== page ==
Birds, Butterflies and Bus drivers – Zamora and Parque Nacional Podocarpus – Ecuador.

The bus, which was late. swerved into the station and screeched to a halt in the bay next to us.  The driver looked bemused – there were no passengers waiting to be picked up.   He jumped down from the driver’s seat, looked around and saw the full coach next to him.  His human cargo and their fare money  were all sitting on his competitor’s bus which had arrived earlier than scheduled.   As passengers don’t tend to be picky when they are hot, thirsty and have waited for transport that is over 3/4 hour late and there are a lot of them to berate he decided to have it out with our driver.     An argument ensued and almost ended in fisty cuffs.  The passengers tutted, muttered, finally started shouting ” Vamos”  over and over again, banging on windows and stamping their feet to get the combatants attention.

We were leaving Zamora – the only two tourists in town and boy had it been good up to that point.  Small enough to walk around in a day, the town was pretty, there was a river with a view, plenty of kingfishers, hummingbirds and a cute blue fluffy bird that I have no name for.    We walked to the national park and saw huge Macaws, waterfalls, rainforest and many, many butterflies.  We had chats with the locals who just were happy to see us and not after money.  I loved it.

So back to the bus.  We finally departed.  Now to get to Zamora one has to climb high up into the clouds over a mountain ridge then descend back down, through a ravine via a long road that is not built for overtaking.  The views are spectacular (unless you have cloud cover)  the walls are wet with flowing waterfalls and the drop is frightening.   The bus drivers decided to take the feud one step further and raced each other back up the steep road in order to get to the next set of passengers first.   They tried to overtake, they swerved into the middle of the road to block, they careened around hair pin bends and narrowly missed trucks coming in the other direction.  Passengers screamed, pleaded, prayed to god, demanded to be let off and were completely ignored.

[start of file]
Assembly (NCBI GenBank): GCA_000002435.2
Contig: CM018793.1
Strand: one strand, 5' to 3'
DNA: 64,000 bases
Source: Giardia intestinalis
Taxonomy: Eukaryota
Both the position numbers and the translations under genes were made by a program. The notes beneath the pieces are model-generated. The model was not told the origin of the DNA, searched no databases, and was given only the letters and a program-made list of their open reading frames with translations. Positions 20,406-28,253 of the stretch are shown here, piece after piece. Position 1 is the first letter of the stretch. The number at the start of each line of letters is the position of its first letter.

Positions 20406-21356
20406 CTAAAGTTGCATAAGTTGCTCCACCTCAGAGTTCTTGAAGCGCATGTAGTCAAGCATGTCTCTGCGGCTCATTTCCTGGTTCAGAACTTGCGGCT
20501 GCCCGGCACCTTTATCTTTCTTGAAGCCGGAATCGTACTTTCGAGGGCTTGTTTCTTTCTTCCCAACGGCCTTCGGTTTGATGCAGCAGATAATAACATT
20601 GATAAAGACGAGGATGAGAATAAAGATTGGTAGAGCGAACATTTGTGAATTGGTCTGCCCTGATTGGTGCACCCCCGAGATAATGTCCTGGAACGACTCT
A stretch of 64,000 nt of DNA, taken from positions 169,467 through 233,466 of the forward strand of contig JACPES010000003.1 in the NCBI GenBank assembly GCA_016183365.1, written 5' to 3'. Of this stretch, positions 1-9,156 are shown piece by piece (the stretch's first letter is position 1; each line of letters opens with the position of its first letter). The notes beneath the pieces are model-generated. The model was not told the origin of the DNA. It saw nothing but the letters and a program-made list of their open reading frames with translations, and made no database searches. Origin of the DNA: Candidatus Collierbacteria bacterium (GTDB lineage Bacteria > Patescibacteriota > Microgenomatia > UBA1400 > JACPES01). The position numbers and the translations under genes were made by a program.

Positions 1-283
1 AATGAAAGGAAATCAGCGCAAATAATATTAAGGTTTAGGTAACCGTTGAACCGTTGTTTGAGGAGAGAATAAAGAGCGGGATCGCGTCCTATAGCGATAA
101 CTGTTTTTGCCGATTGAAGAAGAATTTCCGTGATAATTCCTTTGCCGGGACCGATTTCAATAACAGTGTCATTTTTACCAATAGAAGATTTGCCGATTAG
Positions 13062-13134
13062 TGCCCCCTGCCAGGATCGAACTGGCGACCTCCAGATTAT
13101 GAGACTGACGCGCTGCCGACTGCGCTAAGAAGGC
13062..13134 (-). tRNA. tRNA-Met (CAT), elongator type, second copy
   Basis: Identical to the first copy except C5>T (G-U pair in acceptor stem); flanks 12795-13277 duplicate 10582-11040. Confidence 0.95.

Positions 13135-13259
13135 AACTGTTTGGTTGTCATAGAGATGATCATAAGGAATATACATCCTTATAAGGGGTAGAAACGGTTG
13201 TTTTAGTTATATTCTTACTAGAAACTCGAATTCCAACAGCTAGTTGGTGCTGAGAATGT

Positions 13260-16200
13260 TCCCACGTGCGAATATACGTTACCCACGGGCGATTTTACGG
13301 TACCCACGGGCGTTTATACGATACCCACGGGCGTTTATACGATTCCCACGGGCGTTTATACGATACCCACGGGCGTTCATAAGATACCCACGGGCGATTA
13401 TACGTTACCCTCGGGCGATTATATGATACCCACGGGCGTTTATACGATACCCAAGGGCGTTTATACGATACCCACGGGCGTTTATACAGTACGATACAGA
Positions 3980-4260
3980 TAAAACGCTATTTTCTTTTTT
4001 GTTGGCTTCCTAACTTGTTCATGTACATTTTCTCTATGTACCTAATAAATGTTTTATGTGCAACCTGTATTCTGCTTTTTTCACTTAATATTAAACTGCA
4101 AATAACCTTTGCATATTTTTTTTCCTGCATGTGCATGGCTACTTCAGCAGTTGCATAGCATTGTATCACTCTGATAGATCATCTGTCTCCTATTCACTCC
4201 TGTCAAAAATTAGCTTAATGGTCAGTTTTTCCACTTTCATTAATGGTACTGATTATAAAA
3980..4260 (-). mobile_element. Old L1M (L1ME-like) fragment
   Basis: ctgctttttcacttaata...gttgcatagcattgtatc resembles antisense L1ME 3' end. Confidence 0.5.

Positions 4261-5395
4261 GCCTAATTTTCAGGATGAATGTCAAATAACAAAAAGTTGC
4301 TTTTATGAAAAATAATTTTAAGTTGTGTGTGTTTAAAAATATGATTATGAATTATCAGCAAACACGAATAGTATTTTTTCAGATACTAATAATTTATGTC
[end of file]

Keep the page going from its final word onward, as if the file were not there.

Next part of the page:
Finally half way up we hit road works and a traffic jam where both buses were forced to stop.   The drivers flew out and started shouting at each other, passengers fell out and started shouting at the drivers, people who had given up smoking lit up to clam their nerves.   “You’re LOCO. LOCO, you are going to kill us all.   You’re responsible for our lives” – the crowd shouted waving their arms, bundles, hats and babes in arms around.   They ignored us all.    I knew things were bad when some of the passengers got back on the bus, unloaded their luggage and sat by the side of the road to wait for the next bus.

Luckily our  bus was let through first and the other one got caught by the works stop sign.  Things calmed down, the remaining passengers went back to muttering in Spanish then gradually started to laugh as they recounted to each other their part in the play.    The merriment became contagious and soon the whole bus was making light of the episode and painting a picture of themselves as the hero that calmed the situation down.   It was going to make a great story for those at home.


4 thoughts on “Birds, Butterflies and Bus drivers – Zamora and Parque Nacional Podocarpus – Ecuador.

  1. Great story about the buses and drivers. I’ve been on those buses and can believe what you say. Podocarpus is one of my favorite parks, especially on the Zamora side. Thanks for the photos. I remember all the butterflies well. They gathered on our clothing when we stripped down to swim in the river. I hope you, too, took advantage of the cool stream in the forest.

  2. Ohhh — funny but oh-so-scary story. Reminds me that we travelers, when on the road, are at the mercy of local tempers! I love the photos. What camera(s) do you use? The yellow-breasted bird looks like a gray-capped flycatcher. The long-billed turquoise one looks like some kind of motmot? But the fuzzy little blue one that looks like a fledgling is a mystery, isn’t it?

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